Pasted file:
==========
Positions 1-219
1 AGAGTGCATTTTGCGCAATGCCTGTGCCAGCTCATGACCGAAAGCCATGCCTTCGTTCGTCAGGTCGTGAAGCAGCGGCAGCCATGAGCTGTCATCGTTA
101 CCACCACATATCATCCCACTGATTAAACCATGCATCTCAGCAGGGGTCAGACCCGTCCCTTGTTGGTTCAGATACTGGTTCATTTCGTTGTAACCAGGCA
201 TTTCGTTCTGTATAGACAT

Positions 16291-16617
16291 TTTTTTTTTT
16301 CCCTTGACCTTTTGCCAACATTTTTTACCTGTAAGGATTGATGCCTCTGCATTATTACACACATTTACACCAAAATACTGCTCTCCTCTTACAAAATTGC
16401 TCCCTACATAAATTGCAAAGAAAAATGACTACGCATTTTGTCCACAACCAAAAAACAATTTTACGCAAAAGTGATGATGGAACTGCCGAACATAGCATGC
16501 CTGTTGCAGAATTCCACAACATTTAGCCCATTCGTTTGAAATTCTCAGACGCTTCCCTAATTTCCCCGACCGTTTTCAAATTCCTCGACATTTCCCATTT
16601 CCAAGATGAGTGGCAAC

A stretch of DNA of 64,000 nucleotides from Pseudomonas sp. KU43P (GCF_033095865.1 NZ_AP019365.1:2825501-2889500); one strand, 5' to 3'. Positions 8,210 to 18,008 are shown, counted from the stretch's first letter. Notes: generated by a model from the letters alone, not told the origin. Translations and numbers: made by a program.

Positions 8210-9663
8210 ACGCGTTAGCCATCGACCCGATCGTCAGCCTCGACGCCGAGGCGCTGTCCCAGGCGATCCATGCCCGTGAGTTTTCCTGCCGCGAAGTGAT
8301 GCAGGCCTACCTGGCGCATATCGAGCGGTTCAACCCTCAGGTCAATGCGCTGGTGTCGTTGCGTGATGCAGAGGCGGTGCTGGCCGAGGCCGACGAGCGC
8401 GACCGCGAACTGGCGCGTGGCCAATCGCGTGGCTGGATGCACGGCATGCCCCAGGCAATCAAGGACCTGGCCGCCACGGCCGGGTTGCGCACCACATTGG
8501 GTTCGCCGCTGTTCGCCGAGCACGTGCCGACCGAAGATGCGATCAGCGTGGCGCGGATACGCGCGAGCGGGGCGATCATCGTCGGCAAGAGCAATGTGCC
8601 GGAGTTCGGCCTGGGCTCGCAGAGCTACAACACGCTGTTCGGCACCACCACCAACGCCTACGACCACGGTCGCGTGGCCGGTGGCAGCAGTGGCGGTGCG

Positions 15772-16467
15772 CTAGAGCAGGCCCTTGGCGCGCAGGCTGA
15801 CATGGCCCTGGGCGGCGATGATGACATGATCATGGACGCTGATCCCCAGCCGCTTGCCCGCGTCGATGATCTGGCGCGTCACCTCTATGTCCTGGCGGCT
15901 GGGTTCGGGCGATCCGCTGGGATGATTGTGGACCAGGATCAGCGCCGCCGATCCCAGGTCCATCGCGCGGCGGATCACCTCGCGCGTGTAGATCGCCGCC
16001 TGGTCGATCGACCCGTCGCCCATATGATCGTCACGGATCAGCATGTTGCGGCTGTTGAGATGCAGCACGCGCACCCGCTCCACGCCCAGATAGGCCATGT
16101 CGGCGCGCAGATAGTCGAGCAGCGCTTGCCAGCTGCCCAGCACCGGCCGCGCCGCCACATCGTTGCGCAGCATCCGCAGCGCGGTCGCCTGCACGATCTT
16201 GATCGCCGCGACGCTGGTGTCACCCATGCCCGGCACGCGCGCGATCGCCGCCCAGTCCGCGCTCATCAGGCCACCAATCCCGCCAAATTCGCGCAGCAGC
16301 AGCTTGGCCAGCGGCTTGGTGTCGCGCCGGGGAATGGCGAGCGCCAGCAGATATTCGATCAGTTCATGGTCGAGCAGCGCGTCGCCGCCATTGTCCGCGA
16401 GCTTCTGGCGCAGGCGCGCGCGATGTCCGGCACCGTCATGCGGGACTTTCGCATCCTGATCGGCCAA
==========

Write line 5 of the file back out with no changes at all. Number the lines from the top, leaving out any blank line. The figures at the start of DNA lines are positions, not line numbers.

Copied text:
Positions 16291-16617